Following World War II, it became clear Dearborn needed its own hospital. The decision to build a "voluntary" hospital on land donated by Henry Ford II and Ford Motor Company was controversial at the time, as Dearborn mayor Orville L. Hubbard supported a competing proposal for a municipal facility. After months of contentious debate, the voluntary hospital plan was approved, with the ground-breaking taking place in August 1950.
Oakwood Hospital opened on Jan. 5, 1953. Jacques Cousin, the hospital's first director, handed the key to Donald B. McLouth, the president of the board of trustees, to open the front entrance, remarking that it was "never again to be locked."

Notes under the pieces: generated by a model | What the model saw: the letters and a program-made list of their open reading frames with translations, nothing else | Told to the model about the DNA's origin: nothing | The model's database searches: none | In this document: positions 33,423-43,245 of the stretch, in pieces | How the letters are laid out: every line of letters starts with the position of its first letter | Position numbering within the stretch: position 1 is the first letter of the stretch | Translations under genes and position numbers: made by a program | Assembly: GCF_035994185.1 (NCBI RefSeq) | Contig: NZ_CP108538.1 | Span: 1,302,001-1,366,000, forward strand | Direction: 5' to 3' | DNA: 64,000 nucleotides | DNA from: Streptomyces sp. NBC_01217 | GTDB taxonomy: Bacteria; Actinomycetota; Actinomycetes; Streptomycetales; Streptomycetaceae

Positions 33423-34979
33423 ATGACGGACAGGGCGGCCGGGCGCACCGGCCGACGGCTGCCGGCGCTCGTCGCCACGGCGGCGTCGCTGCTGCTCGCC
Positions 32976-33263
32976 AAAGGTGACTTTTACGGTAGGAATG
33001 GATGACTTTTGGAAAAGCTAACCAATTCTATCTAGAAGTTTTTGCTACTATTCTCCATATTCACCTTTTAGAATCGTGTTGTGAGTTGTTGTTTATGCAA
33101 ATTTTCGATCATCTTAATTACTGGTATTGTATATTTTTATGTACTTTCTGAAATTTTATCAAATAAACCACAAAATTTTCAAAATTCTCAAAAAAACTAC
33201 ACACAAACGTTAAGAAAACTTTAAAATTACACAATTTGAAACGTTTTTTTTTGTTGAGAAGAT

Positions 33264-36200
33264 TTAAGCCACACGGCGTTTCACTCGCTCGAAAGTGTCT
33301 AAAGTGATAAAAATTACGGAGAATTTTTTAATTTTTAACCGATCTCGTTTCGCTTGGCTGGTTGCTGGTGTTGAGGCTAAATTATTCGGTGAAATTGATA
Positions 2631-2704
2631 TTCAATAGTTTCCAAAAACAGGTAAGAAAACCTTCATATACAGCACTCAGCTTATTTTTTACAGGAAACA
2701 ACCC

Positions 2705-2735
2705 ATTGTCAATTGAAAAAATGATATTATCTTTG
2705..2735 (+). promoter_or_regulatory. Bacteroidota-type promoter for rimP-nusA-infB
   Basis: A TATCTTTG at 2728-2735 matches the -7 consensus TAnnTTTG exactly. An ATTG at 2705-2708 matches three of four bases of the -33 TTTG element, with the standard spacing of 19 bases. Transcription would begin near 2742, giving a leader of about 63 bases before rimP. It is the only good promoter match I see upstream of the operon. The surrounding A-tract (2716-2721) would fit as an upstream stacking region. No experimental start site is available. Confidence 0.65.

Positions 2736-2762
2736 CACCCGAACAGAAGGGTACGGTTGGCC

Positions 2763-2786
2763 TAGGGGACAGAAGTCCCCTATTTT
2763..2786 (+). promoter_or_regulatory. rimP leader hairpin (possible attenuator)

Prior to the grand opening, Dearborn businesses organized a "shower of gifts" to be awarded to the first baby born at the new hospital. The winner - an 8-pound, 10-ounce boy born the day Oakwood opened - and his family received everything from booties and diaper service to a box of cigars for the father.
Now known as Oakwood Hospital - Dearborn, the 632-bed full-service teaching hospital offers the full range of state-of-the-art services, including heart and vascular, orthopedics, women's health, emergency medicine, Level II trauma and surgery.
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